CSR Allocation methods for 2019 On-Exchange plans

Cost Sharing Reduction (CSR) payments are still not being made. Insurers are still obligated to provide these benefits to income and plan selected qualified individuals. Insurers have three basic strategies to be made whole for their actual claims expense:

  • Do nothing
  • Broad Load the CSR increment into all plans as a fixed surcharge
  • Silver Load the CSR increment onto only Silver plans
    • Silver load the CSR increment onto only on-Exchange Silver plans

In 2018, insurers were all over the place for their on-Exchange strategies.  Most insurers and states Silver Loaded.  This led to higher enrollment that otherwise would have occurred in the 200% to 400% Federal Poverty Level as well as a shift out of Silver plans. In 2018, six states Broad Loaded, and three states did nothing. Five states had insurers choose a strategy which led to some very interesting mixtures in Georgia, Texas and Illinois that invite county line discontinuity dissertations.

The Congressional Budget Office assumed that almost every state and insurer would Silver Load for 2019.

This is not quite right. Charles Gaba, and Louise Norris have updated our tracking sheet for 2019.Five states changed strategy.  New Mexico went from an anything goes strategy to Silver loading.  Vermont and North Dakota did nothing for CSR in 2018 and now are Silver Loading while Delaware and Colorado are switching from a Broad Load to Silver Load.  No state that Silver Loaded last year switched strategies.  We are still waiting for clarity in Illinois, Georgia and Texas, big states where multiple strategies were used.  Indiana, West Virginia, Mississippi and Oklahoma are still Broad Loading while Washington DC has not been explicit about any CSR load as it is nearly irrlevant as Medicaid eligibility goes to 215% FPL.

10 replies
  1. 1
    satby says:

    I appreciate these posts.
    Have you ever described what you feel would be the least disruptive path to universal health care coverage in this country? I think you’ve said it would be more like Medicaid for all than Medicare for all, but wouldn’t that run into the prejudice most Americans express for “poor peoples” programs and how resistant folks would be to be included in it?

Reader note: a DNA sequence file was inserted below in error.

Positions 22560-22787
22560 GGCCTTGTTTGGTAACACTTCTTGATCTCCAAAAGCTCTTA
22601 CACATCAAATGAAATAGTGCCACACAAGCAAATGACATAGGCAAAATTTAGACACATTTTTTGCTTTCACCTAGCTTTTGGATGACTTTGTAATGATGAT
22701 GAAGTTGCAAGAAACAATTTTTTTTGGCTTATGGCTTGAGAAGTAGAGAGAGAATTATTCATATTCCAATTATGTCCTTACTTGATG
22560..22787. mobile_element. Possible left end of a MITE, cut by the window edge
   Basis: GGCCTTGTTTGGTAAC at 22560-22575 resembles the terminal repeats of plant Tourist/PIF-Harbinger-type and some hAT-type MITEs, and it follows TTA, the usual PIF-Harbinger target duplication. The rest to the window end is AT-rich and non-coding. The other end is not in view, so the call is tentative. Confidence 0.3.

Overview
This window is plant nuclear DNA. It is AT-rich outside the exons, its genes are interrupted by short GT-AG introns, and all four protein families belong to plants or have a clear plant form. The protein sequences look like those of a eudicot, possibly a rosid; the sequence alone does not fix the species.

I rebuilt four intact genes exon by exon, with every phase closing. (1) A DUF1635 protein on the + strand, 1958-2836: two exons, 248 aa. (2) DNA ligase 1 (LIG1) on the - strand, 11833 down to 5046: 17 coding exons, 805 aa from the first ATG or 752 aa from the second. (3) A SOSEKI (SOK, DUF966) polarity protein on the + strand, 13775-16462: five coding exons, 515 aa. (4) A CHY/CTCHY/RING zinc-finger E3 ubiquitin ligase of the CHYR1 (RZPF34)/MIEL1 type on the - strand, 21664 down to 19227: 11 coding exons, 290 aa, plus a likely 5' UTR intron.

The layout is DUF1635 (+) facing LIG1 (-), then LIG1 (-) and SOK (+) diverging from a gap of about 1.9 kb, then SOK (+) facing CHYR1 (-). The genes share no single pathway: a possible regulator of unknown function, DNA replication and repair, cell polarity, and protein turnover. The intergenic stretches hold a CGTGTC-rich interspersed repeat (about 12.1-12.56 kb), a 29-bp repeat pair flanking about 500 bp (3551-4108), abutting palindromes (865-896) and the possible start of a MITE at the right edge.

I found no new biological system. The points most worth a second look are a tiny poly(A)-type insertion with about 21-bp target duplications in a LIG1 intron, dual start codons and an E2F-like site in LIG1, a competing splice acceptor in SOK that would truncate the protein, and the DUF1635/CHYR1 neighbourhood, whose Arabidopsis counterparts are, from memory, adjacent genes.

2. 2
    Butch says:

    Checked with my agent recently because I’d really like to move from the current underwritten plan to something that complies with the ACA, and once again, at least here in the rural Upper Peninsula, the premiums would exceed my current monthly income. (Not eligible for subsidy because of pre-layoff income.)

  3. 3

    @satby: I’m slowly drafting a piece about what I see as plausible. It is a highly contingent piece that may never see the light of day.

  4. 4
    WaterGirl says:

    Apologies for going OT, but I just got a text from a friend whose husband is in the hospital with “Crazy high ammonia levels in his blood with no explanation for it”. He is semi-conscious.

    Has anyone here ever heard of that? Does anyone know what/how that happens?

  5. 5
    Amir Khalid says:

    First thing that came to my mind was kidney failure. Has that been ruled out?

  6. 6
    WaterGirl says:

    @Amir Khalid: I’m sure it hasn’t.

    He got an e coli infection earlier this year that compromised his heart and his kidneys, but he has been stable. He had liver issues a couple of years ago, and he was on the transplant list for a year or two but they took him off the list a year ago because he was doing so well on the meds. He is also diabetic.

    But this ammonia thing came out of the blue.

  7. 7
    Brachiator says:

    On my commute and just found an interesting story in USA Today about Medicare Advantage plans.

    Health care experts widely expected the Affordable Care Act to hobble Medicare Advantage, the government-funded private health plans that millions of seniors have chosen as an alternative to the original Medicare.
    To pay for expanding coverage to the uninsured, the 2010 law cut billions of dollars in federal payments to the plans. Government budget analysts predicted that would lead to a sharp drop in enrollment as insurers reduced benefits, exited states or left the business altogether.
    But those projections proved wrong.
    Since 2010, enrollment in Medicare Advantage has doubled to more than 20 million, growing from a quarter of Medicare beneficiaries to more than a third.

    The story notes that 10,000 people a day age into Medicare range.

    The complexities of health insurance issues are staggering. And yet the story notes how insurance companies are making money from these Medicare Advantage plans. And obviously there is strong demand for them.

    Sorry, but having trouble creating link ref with my mobile browser.



  8. 8
    WaterGirl says:

    @Brachiator: I always thought Medicare Advantage was good for the insurance companies but not so good for the enrollees.

    Is that still true?

    Both my sisters and their husbands have chosen that, though, whatever that shows. Both the RW religious sister and the other sister who looks up for 45 minutes before the election and decides who vote for.

  9. 9
    Brachiator says:

    @WaterGirl: I don’t know how good these plans are, but then again, it seems strange to me that regular Medicare does not cover vision and dental. This is obviously needed by many people.

  10. 10
    WaterGirl says:

    @Brachiator: Agreed. But you can buy those separately without going to Advantage.

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